Unpacking “Feminism”

Feminism is often a loaded term. It’s important that we unpack the meaning of the word “Feminism” and work to clarify what a feminist truly is: 


 “A person who believes in the social, economic, and political equality of the sexes”


As defined by Chimamanda Ngozi Adichie in her TedXEuston talk “We Should All Be Feminists.” https://youtu.be/hg3umXU_qWc

Feminism and feminists around the world work to challenge the systemic inequalities women face on a daily basis. Some of the most prevalent inequalities that persist are gender-based violence, economic inequality, and lack of access to education, among many others.

Gender-based Violence

Women are disproportionately affected by sexual and domestic violence. Around 35% of women around the world have experienced some sort of physical and/or sexual violence at some point in their lives. This number is a low estimate, with some national studies showing that number as high as 70% (unwomen.org)


Around 120 million girls worldwide (slightly more than 1 in 10) have experienced forced intercourse or other forced sexual acts at some point in their lives. By far the most common perpetrators of sexual violence against girls are current or former husbands, partners or boyfriends

http://www.unwomen.org/en/what-we-do/ending-violence-against-women/facts-and-figures
Economic Inequality

Around the world, in almost every profession or professional capacity, women earn less than their male counterparts. Worldwide, women on average earn a little more than 50% of what men earn. (source: UN Women)

The Feminization of Poverty

The feminization of poverty deals with the fact that women represent a disproportionately large amount of the world’s population that live under the poverty line, especially in developing countries.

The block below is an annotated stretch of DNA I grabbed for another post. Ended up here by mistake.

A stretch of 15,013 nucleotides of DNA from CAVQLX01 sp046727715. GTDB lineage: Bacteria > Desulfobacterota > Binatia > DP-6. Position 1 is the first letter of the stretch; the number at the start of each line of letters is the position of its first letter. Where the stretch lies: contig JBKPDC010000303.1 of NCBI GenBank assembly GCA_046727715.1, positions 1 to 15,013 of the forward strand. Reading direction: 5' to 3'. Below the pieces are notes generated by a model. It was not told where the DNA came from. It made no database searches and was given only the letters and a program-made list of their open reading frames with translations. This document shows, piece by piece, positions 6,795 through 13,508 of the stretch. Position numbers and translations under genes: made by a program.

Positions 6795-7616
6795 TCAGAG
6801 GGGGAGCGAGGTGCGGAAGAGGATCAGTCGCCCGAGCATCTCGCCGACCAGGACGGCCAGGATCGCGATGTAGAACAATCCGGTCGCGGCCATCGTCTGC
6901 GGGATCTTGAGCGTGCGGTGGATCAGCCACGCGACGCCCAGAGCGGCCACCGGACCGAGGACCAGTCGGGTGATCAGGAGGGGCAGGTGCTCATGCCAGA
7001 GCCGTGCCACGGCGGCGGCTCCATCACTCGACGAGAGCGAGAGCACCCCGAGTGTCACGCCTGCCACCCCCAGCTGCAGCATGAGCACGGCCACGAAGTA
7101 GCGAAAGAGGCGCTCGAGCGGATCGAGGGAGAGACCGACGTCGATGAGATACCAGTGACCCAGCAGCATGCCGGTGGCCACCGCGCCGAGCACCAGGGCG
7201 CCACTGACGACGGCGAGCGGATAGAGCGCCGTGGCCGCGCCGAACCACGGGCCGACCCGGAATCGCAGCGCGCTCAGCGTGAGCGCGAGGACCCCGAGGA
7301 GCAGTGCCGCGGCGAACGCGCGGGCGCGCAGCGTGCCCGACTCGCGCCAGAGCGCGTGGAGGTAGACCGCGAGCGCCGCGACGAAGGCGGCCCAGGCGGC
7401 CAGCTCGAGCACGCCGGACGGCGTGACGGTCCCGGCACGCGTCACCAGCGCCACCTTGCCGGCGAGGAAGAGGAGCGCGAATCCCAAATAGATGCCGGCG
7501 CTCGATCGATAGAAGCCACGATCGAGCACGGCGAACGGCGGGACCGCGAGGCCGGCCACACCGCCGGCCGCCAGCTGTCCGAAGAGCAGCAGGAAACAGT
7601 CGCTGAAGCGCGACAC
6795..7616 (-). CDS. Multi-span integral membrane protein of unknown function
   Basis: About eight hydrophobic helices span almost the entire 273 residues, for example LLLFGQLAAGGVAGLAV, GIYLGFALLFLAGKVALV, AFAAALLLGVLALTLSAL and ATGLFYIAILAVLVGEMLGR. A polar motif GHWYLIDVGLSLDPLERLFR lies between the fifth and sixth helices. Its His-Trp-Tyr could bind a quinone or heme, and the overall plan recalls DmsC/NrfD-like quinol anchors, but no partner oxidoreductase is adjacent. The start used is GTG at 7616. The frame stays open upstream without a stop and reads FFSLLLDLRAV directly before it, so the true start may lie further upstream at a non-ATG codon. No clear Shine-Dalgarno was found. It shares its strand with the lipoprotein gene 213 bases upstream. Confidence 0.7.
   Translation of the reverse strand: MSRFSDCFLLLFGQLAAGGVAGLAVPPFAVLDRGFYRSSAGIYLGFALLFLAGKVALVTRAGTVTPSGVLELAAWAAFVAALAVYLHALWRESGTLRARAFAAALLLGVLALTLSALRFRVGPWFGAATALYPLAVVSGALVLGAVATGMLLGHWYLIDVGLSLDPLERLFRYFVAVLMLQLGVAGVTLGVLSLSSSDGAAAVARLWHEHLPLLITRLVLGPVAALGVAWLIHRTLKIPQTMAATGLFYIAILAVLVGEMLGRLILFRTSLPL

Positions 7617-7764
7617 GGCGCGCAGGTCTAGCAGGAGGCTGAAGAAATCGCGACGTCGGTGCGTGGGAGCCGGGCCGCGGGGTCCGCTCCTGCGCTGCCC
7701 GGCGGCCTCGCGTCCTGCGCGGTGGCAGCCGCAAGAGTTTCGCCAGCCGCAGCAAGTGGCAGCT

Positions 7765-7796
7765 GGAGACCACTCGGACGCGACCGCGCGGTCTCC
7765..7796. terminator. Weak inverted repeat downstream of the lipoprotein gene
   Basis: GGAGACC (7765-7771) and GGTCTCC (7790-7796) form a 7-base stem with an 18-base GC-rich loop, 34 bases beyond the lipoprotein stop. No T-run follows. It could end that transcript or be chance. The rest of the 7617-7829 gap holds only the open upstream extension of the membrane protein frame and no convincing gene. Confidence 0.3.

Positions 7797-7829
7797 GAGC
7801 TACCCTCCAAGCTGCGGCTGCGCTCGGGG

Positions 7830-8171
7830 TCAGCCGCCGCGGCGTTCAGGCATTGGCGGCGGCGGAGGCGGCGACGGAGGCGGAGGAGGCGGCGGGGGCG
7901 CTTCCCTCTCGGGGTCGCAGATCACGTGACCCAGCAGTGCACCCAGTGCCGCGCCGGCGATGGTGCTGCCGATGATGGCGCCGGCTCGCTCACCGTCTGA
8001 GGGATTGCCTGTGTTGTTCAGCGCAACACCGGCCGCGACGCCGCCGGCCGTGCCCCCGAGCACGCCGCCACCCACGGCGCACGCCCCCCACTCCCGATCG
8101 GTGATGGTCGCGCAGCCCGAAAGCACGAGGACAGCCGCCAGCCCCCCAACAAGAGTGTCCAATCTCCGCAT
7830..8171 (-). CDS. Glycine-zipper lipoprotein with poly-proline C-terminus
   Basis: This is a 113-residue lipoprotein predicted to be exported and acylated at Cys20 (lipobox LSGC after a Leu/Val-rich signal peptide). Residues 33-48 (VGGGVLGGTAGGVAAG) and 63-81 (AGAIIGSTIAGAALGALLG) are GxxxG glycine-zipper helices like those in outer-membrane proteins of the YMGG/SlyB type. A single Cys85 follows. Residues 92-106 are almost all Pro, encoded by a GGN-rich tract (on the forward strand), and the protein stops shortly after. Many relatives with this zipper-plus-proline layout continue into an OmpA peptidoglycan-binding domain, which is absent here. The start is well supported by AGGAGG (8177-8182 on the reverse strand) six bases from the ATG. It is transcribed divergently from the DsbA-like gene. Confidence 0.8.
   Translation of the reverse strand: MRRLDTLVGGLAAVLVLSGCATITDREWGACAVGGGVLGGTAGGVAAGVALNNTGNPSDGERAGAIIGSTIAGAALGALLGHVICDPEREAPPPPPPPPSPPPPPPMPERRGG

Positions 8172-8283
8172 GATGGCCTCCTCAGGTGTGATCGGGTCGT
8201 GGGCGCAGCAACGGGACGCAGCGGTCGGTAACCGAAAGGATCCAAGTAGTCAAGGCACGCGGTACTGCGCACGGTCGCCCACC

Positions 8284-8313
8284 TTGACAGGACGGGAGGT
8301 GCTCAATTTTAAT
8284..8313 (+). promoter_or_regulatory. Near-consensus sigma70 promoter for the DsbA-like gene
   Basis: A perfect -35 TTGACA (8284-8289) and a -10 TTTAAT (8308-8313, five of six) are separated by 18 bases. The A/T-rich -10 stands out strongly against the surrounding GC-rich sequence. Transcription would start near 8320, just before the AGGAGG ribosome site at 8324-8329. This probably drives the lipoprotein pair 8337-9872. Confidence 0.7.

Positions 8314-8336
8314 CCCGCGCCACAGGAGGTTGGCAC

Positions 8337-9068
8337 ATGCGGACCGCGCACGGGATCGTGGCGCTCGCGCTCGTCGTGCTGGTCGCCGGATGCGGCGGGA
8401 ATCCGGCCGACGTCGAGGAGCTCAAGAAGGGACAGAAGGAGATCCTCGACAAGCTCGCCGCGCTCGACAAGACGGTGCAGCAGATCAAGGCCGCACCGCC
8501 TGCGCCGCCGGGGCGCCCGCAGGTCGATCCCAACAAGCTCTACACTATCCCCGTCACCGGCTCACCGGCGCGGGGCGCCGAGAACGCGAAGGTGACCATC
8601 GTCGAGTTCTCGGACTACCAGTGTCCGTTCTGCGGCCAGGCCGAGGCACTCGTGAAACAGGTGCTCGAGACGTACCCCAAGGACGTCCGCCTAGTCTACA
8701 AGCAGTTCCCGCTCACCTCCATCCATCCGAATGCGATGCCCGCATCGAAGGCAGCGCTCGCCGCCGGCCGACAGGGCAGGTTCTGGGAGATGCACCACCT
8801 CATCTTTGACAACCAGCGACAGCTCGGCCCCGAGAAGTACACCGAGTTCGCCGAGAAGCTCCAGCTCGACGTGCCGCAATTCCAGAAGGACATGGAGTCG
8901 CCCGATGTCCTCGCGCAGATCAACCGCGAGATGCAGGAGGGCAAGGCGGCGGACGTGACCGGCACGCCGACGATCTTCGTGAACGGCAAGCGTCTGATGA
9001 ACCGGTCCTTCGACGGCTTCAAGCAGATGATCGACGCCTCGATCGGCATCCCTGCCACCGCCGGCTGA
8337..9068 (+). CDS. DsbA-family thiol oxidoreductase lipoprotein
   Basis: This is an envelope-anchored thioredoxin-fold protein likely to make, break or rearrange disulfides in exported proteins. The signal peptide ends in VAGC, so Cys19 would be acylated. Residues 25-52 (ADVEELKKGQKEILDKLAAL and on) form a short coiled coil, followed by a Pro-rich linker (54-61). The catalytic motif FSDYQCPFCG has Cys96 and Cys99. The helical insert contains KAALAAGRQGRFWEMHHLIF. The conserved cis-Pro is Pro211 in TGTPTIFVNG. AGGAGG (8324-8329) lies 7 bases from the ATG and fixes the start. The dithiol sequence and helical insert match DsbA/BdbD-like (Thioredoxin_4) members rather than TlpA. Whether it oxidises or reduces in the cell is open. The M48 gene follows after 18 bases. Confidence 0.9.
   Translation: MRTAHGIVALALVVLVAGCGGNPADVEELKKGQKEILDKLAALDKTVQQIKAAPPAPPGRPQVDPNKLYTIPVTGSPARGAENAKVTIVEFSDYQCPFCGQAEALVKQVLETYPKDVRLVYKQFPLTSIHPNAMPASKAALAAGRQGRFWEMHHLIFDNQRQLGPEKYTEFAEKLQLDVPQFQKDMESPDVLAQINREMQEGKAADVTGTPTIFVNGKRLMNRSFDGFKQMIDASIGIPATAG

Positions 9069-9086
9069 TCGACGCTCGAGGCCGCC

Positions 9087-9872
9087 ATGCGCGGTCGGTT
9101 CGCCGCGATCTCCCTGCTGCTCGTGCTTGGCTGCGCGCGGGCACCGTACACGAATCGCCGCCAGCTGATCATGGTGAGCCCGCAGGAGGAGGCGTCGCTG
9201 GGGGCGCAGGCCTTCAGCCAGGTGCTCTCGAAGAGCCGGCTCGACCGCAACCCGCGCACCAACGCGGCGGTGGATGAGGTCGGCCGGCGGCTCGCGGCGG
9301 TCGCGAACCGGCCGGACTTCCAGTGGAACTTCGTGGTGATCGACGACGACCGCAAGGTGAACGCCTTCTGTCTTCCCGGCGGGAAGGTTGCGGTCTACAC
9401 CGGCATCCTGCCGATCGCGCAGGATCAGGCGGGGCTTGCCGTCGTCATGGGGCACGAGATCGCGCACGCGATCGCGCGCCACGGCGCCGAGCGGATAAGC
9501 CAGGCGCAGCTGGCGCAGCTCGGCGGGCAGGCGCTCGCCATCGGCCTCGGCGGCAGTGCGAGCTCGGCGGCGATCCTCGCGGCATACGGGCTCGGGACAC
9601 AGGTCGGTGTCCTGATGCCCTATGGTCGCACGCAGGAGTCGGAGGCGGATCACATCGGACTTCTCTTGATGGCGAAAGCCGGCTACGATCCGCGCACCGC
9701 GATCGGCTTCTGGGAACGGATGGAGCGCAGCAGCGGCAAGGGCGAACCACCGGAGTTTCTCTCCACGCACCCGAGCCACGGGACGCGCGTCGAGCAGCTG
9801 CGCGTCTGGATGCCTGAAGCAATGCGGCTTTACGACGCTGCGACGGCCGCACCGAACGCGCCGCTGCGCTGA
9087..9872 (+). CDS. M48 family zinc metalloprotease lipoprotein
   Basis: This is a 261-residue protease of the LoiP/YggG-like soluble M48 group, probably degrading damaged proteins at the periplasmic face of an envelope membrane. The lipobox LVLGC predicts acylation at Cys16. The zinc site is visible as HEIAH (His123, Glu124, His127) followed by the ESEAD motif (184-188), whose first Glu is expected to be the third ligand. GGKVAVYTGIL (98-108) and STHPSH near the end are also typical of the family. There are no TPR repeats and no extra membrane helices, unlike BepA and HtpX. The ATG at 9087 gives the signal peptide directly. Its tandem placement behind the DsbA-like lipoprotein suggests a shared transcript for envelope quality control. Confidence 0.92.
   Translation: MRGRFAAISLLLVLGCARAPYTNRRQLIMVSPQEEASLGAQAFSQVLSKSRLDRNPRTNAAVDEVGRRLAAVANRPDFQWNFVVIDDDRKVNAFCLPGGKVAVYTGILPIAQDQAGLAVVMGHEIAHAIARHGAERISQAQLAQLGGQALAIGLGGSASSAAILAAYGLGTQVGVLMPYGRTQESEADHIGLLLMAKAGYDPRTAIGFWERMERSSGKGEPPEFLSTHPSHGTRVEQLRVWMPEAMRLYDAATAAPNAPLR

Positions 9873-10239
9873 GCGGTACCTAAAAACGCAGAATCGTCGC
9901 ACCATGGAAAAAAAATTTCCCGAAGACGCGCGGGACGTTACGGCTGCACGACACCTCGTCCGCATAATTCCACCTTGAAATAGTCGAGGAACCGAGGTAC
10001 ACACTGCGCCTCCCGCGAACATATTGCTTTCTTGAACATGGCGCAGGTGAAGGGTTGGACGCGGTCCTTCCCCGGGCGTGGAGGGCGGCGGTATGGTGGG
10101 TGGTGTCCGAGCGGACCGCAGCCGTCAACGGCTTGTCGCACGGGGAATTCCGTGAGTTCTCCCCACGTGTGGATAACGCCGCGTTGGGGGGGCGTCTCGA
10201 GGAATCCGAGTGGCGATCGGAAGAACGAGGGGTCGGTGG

U4H-STAT

The gap between women and men in poverty has widened in the past decade. The United Nations Entity for Gender Equality and the Empowerment of Women states:


Women living in poverty are often denied critical resources such as credit, land and inheritance, their health care and nutritional needs are not given priority, they lack sufficient access to education and support services, and their participation in decision-making at home and in the community are minimal. Caught in the cycle of poverty, women lack access to resources and services to change their situation.

http://www.un.org/womenwatch/daw/followup/session/presskit/fs1.htm
Access to Education

An estimated 130 million girls between the ages of 6 and 17 are out of school and 15 million girls of primary-school age (half of them in sub-Saharan Africa) will never attend school. These staggering figures are due to a number of reasons, including poverty, cultural norms and practices, poor infrastructure, violence, and child marriage. (Source: http://www.worldbank.org/en/topic/girlseducation )
However, evidence has shown that the education of women has nothing but positive benefits to the individual, community, country, and world. 

  • Educated mothers mean healthy children. A child born to a mother who can read is 50% more likely to survive past age 5 
  • Each extra year of a mother’s schooling reduces the probability of infant mortality by 5% – 10%. 
  • Education enhances job opportunities for women & men 
  • An educated female population increases a country’s productivity and fuels economic growth. Some countries lose more than $1 billion a year by failing to educate girls to the same level as boys.

Source: http://www.unesco.org/new/en/unesco/events/prizes-and-celebrations/celebrations/international-days/international-womens-day-2014/women-ed-facts-and-figure/

At Uganda for Her Initiative, we work to combat the systemic inequalities that women face, while directly addressing the issue of access to education. Our main goal is enabling girls to remain in school by helping them control their menstruation and avoid missing classes. When a girl completes her education, she has a much higher chance of gaining employment and financial stability, and empowering herself and her community.

Written by Emily Balfour, Intern.